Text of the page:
The UK's policing minister has called for a "zero tolerance" approach to shoplifting offences.
Police chiefs have been accused of effectively decriminalising thefts of items worth less than £200 since law changes allowed them to be handled by post with just a fine.
However, Chris Philp has told The Telegraph that forces must investigate every shoplifting offence where there is CCTV evidence, including those of lower value.
He said: “The law says that this is still a criminal offence and police should be enforcing it comprehensively.
“Shoplifting affects businesses up and down the country, large and small alike, and often entails violence or threats to retail workers. It should not be tolerated at any level. I expect a zero-tolerance approach to this criminality.”
Figures show that the police fail to attend more than two thirds of serious retail crimes, even though shoplifting costs businesses almost £1 billion a year.
What happens if you get caught shoplifting on camera in the UK?
Shoplifting refers to taking goods from a shop without paying for them first. If caught shoplifting, a person will either will be charged with theft under section 1 of the Theft Act 1986; or, if the goods stolen are worth less than £200, for low-value shoplifting under section 176 of the Anti-Social Behaviour, Crime and Policing Act. However, Philp believes if there is video evidence that every thief should be charged, regardless of the value of items taken.
Why are shoplifters not being prosecuted?
The change stems from the requirement in the Anti-Social Behaviour, Crime and Policing Act 2014 for any shoplifting offence less than £200 to be treated as a summary offence, which should be handled through a penalty notice fine of just £70 without the thief having to turn up at magistrates.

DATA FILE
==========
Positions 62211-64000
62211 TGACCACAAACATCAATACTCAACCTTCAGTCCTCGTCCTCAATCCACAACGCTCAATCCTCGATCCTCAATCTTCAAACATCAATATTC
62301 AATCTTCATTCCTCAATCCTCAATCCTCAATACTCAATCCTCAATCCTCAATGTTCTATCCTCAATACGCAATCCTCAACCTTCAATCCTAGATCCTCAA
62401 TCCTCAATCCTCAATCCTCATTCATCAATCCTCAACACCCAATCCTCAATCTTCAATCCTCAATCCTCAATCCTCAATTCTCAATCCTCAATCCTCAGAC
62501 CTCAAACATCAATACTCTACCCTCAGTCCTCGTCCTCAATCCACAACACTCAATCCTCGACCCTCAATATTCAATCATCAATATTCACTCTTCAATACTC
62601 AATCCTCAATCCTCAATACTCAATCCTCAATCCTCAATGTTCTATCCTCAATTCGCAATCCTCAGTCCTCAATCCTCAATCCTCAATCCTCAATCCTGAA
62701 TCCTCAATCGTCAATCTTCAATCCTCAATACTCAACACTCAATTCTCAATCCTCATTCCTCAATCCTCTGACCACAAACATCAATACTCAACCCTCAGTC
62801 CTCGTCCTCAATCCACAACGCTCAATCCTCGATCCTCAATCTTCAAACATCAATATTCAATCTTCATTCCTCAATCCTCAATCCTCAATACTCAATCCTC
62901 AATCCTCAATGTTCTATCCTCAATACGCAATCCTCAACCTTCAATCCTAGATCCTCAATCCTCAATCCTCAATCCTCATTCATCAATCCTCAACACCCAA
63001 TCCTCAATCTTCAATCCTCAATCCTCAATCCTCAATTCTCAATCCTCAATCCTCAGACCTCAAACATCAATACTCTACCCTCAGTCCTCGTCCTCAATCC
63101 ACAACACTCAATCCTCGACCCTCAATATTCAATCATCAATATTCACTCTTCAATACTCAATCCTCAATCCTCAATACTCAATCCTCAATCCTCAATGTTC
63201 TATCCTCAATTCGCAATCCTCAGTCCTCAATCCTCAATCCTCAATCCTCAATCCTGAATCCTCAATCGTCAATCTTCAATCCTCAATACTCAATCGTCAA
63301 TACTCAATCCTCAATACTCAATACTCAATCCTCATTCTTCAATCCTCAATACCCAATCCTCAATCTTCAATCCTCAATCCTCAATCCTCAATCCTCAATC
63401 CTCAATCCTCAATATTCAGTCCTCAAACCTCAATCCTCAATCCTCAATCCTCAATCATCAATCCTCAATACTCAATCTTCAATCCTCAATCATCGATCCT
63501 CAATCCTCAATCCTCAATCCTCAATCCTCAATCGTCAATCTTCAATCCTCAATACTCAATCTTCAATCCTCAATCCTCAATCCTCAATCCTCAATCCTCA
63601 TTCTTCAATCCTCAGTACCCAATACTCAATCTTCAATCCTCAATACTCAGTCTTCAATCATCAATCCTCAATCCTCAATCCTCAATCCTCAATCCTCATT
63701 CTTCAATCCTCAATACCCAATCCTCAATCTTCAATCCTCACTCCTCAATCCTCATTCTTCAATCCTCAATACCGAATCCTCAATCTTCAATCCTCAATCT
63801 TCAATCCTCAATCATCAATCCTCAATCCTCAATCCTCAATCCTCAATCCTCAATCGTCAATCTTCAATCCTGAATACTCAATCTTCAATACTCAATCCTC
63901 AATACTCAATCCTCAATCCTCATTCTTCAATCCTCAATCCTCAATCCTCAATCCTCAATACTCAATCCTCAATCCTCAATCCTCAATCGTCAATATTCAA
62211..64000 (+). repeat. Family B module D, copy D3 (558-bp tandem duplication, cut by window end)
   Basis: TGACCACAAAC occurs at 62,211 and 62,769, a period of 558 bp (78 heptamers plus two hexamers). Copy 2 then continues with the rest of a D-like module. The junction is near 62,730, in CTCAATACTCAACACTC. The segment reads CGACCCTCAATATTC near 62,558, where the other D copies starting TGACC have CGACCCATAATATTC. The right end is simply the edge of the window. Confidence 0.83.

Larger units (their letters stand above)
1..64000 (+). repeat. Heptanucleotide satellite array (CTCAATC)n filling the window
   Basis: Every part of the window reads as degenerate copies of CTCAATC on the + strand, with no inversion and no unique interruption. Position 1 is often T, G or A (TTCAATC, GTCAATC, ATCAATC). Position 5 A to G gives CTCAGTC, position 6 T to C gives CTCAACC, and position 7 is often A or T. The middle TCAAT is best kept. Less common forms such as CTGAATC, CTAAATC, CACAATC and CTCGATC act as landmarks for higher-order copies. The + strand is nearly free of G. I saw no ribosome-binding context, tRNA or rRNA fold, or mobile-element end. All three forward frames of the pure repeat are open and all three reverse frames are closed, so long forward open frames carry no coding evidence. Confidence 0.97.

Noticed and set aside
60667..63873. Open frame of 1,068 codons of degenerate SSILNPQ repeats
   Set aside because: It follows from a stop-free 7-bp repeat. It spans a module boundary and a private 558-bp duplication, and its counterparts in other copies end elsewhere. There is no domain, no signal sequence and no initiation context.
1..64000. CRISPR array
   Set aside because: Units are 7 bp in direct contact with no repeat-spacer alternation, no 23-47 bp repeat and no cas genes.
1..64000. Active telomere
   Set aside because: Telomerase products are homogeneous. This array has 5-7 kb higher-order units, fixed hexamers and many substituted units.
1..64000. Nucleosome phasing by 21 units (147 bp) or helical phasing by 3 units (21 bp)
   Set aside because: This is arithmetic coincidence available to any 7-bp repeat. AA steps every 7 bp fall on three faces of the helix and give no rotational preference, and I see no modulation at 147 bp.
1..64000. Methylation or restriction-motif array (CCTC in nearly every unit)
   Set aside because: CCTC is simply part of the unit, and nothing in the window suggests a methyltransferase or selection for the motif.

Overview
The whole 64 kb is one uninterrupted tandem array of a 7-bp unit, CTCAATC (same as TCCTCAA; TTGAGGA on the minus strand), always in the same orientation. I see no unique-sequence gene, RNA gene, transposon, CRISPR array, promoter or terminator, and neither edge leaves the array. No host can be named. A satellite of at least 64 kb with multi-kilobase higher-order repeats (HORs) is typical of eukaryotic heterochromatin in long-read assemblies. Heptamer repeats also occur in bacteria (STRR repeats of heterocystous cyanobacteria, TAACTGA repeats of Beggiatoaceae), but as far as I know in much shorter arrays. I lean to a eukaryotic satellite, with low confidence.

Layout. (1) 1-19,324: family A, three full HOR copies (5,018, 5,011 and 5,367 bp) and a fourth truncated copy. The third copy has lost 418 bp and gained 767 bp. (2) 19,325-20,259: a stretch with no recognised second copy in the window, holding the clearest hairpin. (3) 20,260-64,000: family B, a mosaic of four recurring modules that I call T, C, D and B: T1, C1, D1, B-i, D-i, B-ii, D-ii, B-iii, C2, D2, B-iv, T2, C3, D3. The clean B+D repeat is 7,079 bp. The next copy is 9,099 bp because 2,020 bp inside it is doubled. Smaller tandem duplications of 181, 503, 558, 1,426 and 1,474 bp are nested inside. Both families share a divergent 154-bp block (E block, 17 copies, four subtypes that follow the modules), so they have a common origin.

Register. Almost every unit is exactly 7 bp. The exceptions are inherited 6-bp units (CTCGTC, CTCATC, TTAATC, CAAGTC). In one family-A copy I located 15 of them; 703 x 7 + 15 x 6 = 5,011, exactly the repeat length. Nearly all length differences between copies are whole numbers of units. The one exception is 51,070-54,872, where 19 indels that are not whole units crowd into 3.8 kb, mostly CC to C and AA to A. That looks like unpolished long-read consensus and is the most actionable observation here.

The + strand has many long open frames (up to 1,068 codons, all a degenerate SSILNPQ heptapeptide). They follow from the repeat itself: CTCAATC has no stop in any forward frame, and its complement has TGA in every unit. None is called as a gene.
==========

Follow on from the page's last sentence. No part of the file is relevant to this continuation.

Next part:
Former Scotland Yard detective said that the downgrade had been a green light to police to abandon prosecutions and investigations into such thefts, which could tie up an officer for six to eight hours when they could be tackling more serious crime.
He said in 2021: “The Government has effectively decriminalised shoplifting. Provided a thief stays below the £200 threshold, they are not going to be arrested. Police won’t be called and the worst they get is a fixed penalty of £70 and they are still in profit with £130.”
Philp's intervention comes after Tesco chief executive Ken Murphy said that every store worker would be offered a body camera following an increase in violent attacks on them.
Chairman of Gail’s Bakery, Luke Johnson, has demanded that shoplifting be treated as a “proper crime”, and John Lewis has taken to offering free coffees to passing officers.
“Just having a police car parked outside can make people think twice about shoplifting from our branches,” the head of security for the John Lewis Partnership has said.
What is the punishment for shoplifting?
Currently, shoplifting does not automatically lead to time in prison. If the goods are worth less than £200, the maximum sentence is six months in prison, but this type of offence is usually dealt with by issuing a postal fine. Anything over £200 could lead to a maximum sentence of seven years in prison.